Here’s what it looks like after holding down a wood block close to the edge, then hammering over the edge with a rubber mallet. This was definitely a good arm workout!


Front panel is getting close!


As you can see here, I cut little triangular notches in the aluminum on the really curvy parts so that they would lay flat after folding over. It worked really well!


Ugh! Buckling! I’m not sure what caused this, but I think it might have been the insulation on the opposite side that was sticking up a little too much.


I eventually corrected the buckling, but unfortunately the whole roof moved slightly toward the street side as a result.  Luckily I had enough skin left on the curb side to make up for it.  It was slight enough of a change the it didn’t make the pattern in the skin look uneven (thank goodness!).


Here’s a close up of the patch I did now that the roof is stapled down. It’s not really that noticeable I don’t think. Hopefully it will be even less noticeable with the drip rail over it.



Front is all secure! Just need to cut out the window now of course.

When I got to the rear of Junebug, I realized that I needed to go ahead and attach the tail lights so that I could make sure the excess wire was safely under the skin where I wouldn’t accidentally put a screw through it.  I thought that would be an easy job, but it actually took forever!  I couldn’t get the Batt connectors to hold the wire like Oscar could.  I didn’t have a crimping tool, so I had to make do with my wire cutters.  When I crimped the batt connector, I accidentally cut through it a couple of times.  confused I finally got the wires to stay, but I’m a little nervous that the lights won’t work when I hook them up.  I didn’t have the heart to try them tonight in case they didn’t work.  I will try them next weekend when I’m not so exhausted.  If something went wrong, I’ll have to undo the back panel and then restaple it after fixing the lights.  It’s doable, but I REALLY don’t want to do that!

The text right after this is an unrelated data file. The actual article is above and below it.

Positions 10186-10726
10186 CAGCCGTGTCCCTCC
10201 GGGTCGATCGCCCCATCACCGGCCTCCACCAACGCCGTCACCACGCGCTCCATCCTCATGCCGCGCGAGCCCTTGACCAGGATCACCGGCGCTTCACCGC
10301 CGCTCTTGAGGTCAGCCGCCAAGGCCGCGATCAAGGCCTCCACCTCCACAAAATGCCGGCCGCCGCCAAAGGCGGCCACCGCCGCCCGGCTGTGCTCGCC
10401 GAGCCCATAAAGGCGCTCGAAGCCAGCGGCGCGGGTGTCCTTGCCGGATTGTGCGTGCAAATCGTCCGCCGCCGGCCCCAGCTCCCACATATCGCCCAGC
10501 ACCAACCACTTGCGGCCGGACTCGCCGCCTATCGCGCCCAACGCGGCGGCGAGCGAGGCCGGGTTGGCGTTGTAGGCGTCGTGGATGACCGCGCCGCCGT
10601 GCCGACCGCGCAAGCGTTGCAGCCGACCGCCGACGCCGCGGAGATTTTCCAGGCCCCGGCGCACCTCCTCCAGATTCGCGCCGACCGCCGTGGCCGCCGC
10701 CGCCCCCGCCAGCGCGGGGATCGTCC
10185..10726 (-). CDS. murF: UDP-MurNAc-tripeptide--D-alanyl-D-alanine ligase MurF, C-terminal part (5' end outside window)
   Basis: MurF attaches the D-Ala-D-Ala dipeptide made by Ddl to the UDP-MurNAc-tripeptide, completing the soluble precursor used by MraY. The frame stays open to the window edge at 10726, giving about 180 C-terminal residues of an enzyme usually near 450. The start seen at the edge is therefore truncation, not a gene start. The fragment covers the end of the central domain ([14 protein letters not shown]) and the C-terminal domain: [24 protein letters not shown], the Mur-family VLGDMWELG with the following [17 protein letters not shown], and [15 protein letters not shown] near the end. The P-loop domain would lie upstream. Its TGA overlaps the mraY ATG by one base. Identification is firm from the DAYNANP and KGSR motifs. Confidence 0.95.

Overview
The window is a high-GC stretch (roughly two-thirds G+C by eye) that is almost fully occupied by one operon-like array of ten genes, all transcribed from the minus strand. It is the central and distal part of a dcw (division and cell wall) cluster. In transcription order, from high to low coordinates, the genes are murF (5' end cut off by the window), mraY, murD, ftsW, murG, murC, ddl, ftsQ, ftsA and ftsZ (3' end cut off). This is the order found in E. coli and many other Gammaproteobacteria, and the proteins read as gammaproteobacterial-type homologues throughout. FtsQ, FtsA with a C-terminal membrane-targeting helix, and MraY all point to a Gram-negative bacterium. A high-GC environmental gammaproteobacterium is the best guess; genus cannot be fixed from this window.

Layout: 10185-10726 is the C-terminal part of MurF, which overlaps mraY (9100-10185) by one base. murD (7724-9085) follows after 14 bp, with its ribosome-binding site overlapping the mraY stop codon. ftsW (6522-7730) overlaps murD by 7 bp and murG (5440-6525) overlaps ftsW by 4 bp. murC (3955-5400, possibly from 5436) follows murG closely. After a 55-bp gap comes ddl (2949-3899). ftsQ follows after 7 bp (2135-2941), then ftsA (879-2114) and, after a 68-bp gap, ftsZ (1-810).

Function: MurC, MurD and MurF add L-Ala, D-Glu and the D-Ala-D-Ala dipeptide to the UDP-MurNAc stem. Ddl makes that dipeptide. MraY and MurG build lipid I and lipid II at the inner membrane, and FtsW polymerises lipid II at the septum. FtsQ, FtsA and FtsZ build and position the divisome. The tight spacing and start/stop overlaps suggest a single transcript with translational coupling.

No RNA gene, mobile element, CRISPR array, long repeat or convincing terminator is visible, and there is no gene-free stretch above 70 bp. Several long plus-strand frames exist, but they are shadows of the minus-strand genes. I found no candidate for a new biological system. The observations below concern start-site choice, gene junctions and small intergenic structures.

Unfortunately, I ran into another buckling problem, right at the end!  You can see where the buckling occurred, right next to the steel beam.  I also cut the holes in the skin in the wrong spot and had to make them much wider, thanks to my initial buckling problem.  So… Junebug is going to be far from perfect at the end of this.  But I’m not perfect either.  I mean, who wants to be perfect?  That’s so boring.  hahaha

I’m hoping that the bumper will help to hide these little blemishes.  I am also rethinking my plan to put the spare tire on the tongue, and may put it back here after all.



And here’s a shot of the whole thing after two hard days of labor.  I still need to finish the very bottom of the rear, but it’s almost there!  I also need to finish cutting out the window holes and add the drip rail and trim.


I’m glad this week is over.  I am hoping that next week will be better!

Working Vacation – Day Six